ICE begins raids targeting 2K undocumented immigrants

WASHINGTON -- Immigration authorities have begun conducting raids, a senior administration official said Sunday, in an operation expected to target about 2,000 undocumented immigrants ordered by courts to be removed from the country.

The raids, which will focus on recent arrivals to the country, are slated for Atlanta, Baltimore, Chicago, Denver, Houston, Los Angeles, Miami, New York and San Francisco, a senior immigration official said. New Orleans is also on the list, but the city tweeted last week that US Immigrations and Customs Enforcement said it would suspend operations through the weekend in areas hit by Tropical Storm Barry.

Acting US Citizenship and Immigration Services director Ken Cuccinelli took issue with referring to the targets of the raids as undocumented.

Mayors 'in the dark' on raids

"They're not undocumented. They've got a court order on a piece of paper -- federal order -- that says they've gotten due process, and (there are) over a million people with removal orders. That's the pool that ICE is drawing from," he told CNN.

ICE will not comment on operational details of the raids, Cuccinelli said, adding that the priority will be apprehending violent criminals and aggravated felons. ICE agents are not "utilizing" allegations of crossing the border illegally, a misdemeanor, as cause for arrest in the raids, he said.

Explaining the raids

Asked if children would be separated from their parents, Cuccinelli said that information constituted an operational detail. But he did say families are among the 1 million people facing removal orders.

Immigrants have been hunkering down

News of the raids has left many undocumented immigrants frightened. They've been stocking up on groceries and making plans to stay in their homes with the lights off and the blinds down. Some are staying home from work. Others are posting signs inside their homes reminding them what to do if ICE agents show up. Unsure of where to turn, they're flooding hotlines with calls.

In some cities, local governments and advocacy groups were assisting the immigrants. Supporters in the Chicago neighborhood of Pilsen were posting "know your rights" fliers and encouraging residents to post the fliers, which say, "The family that resides in this home knows their legal rights," at their homes.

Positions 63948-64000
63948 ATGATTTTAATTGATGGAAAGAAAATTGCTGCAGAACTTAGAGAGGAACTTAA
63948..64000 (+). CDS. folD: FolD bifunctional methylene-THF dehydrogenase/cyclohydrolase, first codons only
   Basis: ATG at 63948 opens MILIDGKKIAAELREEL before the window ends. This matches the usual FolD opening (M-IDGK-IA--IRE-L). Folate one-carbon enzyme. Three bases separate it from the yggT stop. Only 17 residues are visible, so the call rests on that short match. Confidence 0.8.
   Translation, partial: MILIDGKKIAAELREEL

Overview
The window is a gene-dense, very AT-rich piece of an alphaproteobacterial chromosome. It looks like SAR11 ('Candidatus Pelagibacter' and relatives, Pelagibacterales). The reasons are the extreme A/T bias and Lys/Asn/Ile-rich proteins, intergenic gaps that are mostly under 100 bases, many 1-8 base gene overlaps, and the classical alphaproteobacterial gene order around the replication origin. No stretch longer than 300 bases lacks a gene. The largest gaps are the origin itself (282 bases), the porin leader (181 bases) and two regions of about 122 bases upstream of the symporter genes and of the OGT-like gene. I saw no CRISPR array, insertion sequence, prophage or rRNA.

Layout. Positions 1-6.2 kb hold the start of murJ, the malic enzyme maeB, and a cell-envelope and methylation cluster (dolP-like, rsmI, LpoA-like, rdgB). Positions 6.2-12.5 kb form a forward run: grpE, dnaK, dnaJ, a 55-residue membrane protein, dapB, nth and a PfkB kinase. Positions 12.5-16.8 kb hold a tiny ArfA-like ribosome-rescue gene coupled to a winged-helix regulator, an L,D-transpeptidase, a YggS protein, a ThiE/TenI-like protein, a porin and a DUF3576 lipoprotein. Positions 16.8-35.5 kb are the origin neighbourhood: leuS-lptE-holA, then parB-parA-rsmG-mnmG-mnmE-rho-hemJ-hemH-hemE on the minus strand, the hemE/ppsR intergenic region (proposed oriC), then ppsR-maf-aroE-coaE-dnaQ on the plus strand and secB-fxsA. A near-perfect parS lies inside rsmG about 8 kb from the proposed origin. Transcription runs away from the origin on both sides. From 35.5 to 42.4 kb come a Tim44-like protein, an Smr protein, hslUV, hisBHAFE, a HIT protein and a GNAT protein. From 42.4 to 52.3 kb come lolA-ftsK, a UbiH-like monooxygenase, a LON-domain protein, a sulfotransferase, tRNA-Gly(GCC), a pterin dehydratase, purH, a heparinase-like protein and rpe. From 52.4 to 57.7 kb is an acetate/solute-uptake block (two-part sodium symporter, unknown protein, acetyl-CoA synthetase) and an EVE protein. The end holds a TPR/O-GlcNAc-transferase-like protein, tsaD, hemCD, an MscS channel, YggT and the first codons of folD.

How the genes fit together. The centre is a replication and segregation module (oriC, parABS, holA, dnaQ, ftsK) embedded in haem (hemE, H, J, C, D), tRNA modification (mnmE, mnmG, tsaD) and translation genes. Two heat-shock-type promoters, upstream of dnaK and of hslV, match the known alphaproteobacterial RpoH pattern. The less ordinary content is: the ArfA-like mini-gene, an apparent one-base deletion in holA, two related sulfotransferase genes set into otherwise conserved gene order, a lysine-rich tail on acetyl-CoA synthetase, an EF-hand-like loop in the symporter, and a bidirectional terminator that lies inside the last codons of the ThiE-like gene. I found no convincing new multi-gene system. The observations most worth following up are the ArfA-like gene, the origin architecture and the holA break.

In New York City, staff members with the mayor's office of immigrant affairs are also informing immigrants of their legal rights and of city resources that are available in the event they encounter an immigration enforcement official.

"In the face of heartless raids that would tear families apart, we remain steadfast in our commitment to support and defend immigrant communities," Bitta Mostofi, the office's commissioner, said in a statement.

Cuccinelli characterized the raids as normal ICE business and pointed to statistics showing ICE has deported fewer people under President Donald Trump than it did under President Barack Obama.

"This is their job every day. We've got compassionate, loyal ICE agents who are just doing their job," he said. "It shows you how far we've fallen in that it's become news that they would actually go deport people who have removal orders."

Raids were postponed from last month

ICE had planned to arrest and deport families with court-ordered removals in late June, according to the senior immigration official, but Trump delayed the raids to give Congress time to "work out a solution" on what he said were asylum and loophole problems with the country's immigration policy.

Mark Morgan, acting commissioner for US Customs and Border Protection who was acting ICE director at the time, said the raids were postponed because operations details had been leaked. Former acting ICE director John Sandweg also expressed concern.

"You never want the target to know you're coming. You want that element of surprise because it keeps you safe," he said. "From an effective perspective, that's why you don't announce these things."

While Trump has repeatedly tweeted about the impending operation, he hasn't jeopardized officer safety, Cuccinelli said, explaining that the situation in June was different than what is happening now.

"The level of detail in the information that came out publicly (last month) was way beyond these general comments the President is making," he said.

In February, ICE sent around 2,000 letters to families who already had received final orders of removal by judges in absentia, asking them to self-report to ICE offices by March. The upcoming operation is expected to target approximately 2,000 people, the senior immigration official said.

Despite reports of overcrowding at some ICE detention facilities along the southern border, Cuccinelli said ICE has made preparations in anticipation of the raids.

"ICE plans these things superbly," he said.

According to Immigration and Customs Enforcement statistics, 256,085 people were deported in fiscal year 2018, up from 226,119 removals in fiscal year 2017.

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